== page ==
Monroe County commissioners on Wednesday rejected proposed settlements with No Name Key residents who want commercial power on the island, deciding to let the courts decide.
By settling, the county would have begun working on changing land-use rules to allow utilities on the small island, now "discouraged." The county also would not have had to pay legal fees.
No Name Key now relies on solar and generator power.
The County Commission did not rule out settling entirely, and instructed county staff to research the impacts commercial power might have on wildlife, conservation issues and more. If research found impacts negligible, the county might reconsider the offer.
Newest Commissioner Danny Kolhage said delaying the decision was unfair to the group of homeowners who spent $650,000 on the infrastructure.
Keys Energy Services already installed 62 utility poles and ran wires along streets and bridges on No Name in the summer. But the homes cannot connect because the county will not issue the necessary building permits until the lawsuits are resolved.
Kolhage chastised Keys Energy for jumping the gun before the legal issues were decided. But he did not seem opposed to commercial power, arguing that a U.S. Fish and Wildlife letter two years ago opened the door for it. The federal agency said installing poles and other infrastructure would not harm wildlife, if done correctly.
"It changed the whole ball game," Kolhage said.
The County Commission heard passionate arguments for and against power for more than an hour in the closed-session hearing with attorneys.
County Mayor George Neugent said a majority of the commission wants the issue resolved. It's been debated for decades.
The issue is already in litigation, with Circuit Court Judge David Audlin ruling that the state Public Service Commission (PSC) should decide, not the courts. And PSC itself has stated it wants to decide the matter.
But No Name Key homeowners opposed to bringing in power appealed Audlin's ruling, saying the courts should decide.
Lawyers for both sides will debate the jurisdictional issue next month in the state's 3rd Court of Appeal.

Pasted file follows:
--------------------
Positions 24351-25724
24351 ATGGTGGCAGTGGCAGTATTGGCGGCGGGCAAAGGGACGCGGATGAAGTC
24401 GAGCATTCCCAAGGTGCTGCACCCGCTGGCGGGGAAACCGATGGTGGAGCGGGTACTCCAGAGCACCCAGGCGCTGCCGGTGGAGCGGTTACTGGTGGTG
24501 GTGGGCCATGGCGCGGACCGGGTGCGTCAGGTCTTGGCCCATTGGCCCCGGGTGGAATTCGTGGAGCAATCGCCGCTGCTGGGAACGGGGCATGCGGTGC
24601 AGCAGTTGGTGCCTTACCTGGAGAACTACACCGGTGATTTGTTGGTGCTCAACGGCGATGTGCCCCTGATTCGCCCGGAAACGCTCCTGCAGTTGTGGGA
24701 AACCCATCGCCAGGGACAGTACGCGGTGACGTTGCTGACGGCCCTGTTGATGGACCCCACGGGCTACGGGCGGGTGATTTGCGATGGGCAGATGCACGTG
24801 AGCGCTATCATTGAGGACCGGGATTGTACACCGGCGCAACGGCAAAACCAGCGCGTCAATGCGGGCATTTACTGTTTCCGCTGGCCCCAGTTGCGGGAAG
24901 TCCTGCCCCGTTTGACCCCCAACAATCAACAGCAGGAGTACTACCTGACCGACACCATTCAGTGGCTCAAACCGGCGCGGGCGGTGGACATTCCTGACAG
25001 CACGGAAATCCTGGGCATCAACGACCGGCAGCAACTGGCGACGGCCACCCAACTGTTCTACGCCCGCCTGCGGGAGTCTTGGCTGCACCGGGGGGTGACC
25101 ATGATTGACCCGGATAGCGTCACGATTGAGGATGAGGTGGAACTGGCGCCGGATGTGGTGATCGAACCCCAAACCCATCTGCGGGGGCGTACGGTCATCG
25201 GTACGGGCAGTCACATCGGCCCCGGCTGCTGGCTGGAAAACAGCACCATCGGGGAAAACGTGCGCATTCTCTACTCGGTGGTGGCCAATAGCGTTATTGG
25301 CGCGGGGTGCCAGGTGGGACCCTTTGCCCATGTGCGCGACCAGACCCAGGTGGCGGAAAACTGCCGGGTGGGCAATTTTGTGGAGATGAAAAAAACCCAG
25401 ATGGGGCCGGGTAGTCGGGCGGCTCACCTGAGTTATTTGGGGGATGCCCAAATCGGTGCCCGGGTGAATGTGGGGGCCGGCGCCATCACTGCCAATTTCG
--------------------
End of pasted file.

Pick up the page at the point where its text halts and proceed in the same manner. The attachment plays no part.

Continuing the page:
Separately, the county filed another lawsuit asking Audlin to rule on extending commercial power. Audlin has not yet ruled on that suit.
An overwhelmingly majority of the 42 homeowners on No Name Key want commercial power, according to the No Name Key Property Owners Association.
• Also on Wednesday, the commission voted 4-1 to give Commissioner Heather Carruthers' administrative aide a 19 percent raise. Carruthers' aide, Carol Schreck, was earning $43,692 a year plus health and retirement benefits. She will now make $52,000 a year plus benefits.
The County Commission had voted earlier this year not to give out raises in the 2012-13 fiscal year, which started Oct. 1.
Mayor Neugent was the lone vote against Schreck's raise, questioning the timing, in the middle of the fiscal year and when other county employees aren't getting raises.
Neugent also questioned why the commission approved contracts for the aides to Commissioners Danny Kolhage and Sylvia Murphy without discussion.
Kolhage, previously county clerk of court, brought over Isabel DeSantis, a 30-year county employee. She took a $3,000 pay cut for the new job. Her new salary, $62,000 a year, is still 2.6 percent above the top of the position's pay scale, which is $60,433.
The administrative aide for Kolhage's predecessor earned $43,762, records show.
Murphy's new aide, Pam Johnson, will earn $58,000. Her previous aide earned $55,500, records show. Johnson will be performing two functions and will be paid for that double duty, Murphy said. Johnson also will be working for the Upper Keys Trauma District.